Psychiatric Bed Shortages Reach Crisis Levels as Occupancy Rates Skyrocket

The number of state psychiatric hospital beds has dipped to a historic low. In turn occupancy rates have increased.

New research from The Treatment and Advocacy Center paints a picture of a national state psychiatric hospital crisis, with 19 states decreasing the number of online beds by more than 20% since 2016.

In 2023, the number of state hospital beds was 10.8 per 100,000 people, an 8% decrease from 2016.


This has pushed up the median occupancy rates across the country. In 2023, the median occupancy rate was 90%. Additionally, 73% of states surveyed in the report said occupancy rates in their states are above the recommended 85% threshold.

Forensic patients, those involved with the criminal justice system, comprise 52% of the total beds. This means the impacts of shrinking state hospitals could disproportionately impact this population, with more individuals waiting in jail until a bed opens up. The report found that inmates spent a median of two months in jail waiting for a bed to open across 26 states.

Each state offers different care services at psychiatric hospitals. The report indicates that in some states, “like Missouri and Hawaii use their state hospitals almost exclusively to provide care to forensic patients …others like Kentucky, Massachusetts, and North Dakota use less than 15 percent of their beds for forensic patients.”


However, the shortage of beds will impact civilian patients, particularly those with a serious mental illness (SMI) in need of care as well.

“When most or all of a state’s psychiatric beds are used for patients who are involved with the criminal legal system, it leaves people with SMI who are in need of long-term hospital-level care and who have no criminal behavior with few options for treatment. When they are turned away from emergency departments or discharged before their symptoms have fully stabilized, they could go on to harm to themselves or engage in disruptive behavior that leads to arrest.”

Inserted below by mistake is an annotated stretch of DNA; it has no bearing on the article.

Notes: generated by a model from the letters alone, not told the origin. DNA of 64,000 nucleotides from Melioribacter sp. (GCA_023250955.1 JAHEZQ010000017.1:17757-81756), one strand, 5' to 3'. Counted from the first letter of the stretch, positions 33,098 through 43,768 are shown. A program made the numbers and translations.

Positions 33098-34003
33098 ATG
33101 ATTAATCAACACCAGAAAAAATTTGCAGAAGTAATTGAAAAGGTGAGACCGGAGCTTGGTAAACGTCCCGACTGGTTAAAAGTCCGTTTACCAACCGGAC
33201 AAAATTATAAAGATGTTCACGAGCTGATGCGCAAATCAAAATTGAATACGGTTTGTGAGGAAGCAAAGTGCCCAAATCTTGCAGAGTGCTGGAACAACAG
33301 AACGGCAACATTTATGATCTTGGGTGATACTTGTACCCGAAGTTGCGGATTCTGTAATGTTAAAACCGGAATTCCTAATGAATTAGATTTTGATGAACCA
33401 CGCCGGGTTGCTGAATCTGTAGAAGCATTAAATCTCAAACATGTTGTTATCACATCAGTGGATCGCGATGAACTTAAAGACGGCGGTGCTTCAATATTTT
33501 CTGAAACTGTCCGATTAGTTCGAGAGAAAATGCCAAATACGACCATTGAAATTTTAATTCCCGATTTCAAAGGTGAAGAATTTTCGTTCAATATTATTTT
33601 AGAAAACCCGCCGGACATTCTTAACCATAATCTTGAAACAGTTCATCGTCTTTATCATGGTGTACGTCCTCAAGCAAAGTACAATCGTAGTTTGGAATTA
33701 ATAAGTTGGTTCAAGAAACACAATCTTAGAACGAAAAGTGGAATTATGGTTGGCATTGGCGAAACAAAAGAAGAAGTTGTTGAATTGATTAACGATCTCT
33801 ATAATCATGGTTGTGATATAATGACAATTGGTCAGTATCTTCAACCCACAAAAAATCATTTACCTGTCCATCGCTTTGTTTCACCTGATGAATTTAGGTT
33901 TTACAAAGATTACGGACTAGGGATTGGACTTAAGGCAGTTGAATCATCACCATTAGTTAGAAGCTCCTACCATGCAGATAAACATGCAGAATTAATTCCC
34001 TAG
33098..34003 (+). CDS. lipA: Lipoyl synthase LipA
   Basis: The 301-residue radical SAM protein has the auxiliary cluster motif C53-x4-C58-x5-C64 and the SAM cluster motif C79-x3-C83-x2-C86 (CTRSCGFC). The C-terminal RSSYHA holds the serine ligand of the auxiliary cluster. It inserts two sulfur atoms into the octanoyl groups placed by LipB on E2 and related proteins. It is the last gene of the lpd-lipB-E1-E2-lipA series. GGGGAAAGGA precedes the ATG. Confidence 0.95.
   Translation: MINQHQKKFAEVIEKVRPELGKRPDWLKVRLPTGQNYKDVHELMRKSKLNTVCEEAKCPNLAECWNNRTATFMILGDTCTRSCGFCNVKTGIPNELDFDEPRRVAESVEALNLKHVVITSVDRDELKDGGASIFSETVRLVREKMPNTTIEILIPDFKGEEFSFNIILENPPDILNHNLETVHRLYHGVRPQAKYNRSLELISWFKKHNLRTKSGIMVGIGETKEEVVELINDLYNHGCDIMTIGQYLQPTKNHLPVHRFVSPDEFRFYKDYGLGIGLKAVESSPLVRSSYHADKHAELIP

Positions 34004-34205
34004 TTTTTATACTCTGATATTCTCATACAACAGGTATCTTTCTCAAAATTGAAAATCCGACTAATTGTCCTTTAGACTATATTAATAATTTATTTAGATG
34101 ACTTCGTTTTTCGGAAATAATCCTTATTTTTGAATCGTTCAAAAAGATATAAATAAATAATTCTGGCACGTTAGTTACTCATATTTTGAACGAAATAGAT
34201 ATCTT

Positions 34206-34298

The bed reductions come down to several factors, including staffing shortages, the lack of appropriate discharge facilities, and the lingering effects of the COVID-19 pandemic, according to the report.

Roughly 94% of state hospitals said they were currently experiencing staffing shortages. The most common reason that workers are leaving is low wages. As a result, the report indicated that 15% of beds were closed due to staffing shortages.

Many states are looking to remedy the staff exodus with incentive programs.

“States have turned to several strategies to bolster their state psychiatric hospital workforces. In addition to short-term solutions such as relying on contract staff, several states have undertaken initiatives to increase the strength of their healthcare workforce, such as increasing salaries and subsidizing tuition for employees to gain further education and qualifications. However, it is worth noting that some states continue to have problems with staffing, even after implementing initiatives to boost workforce numbers.”

The authors of the report list several recommendations to help remedy the shortage of state psychiatric beds, including encouraging state law and policymakers to prioritize balancing the number of civilian and forensic beds available at state hospitals.

Researchers also recommended boosting staff recruitment and retention initiatives and improving state tracking programs to monitor the number of patients ready for discharge and why some patients needed an extended stay.

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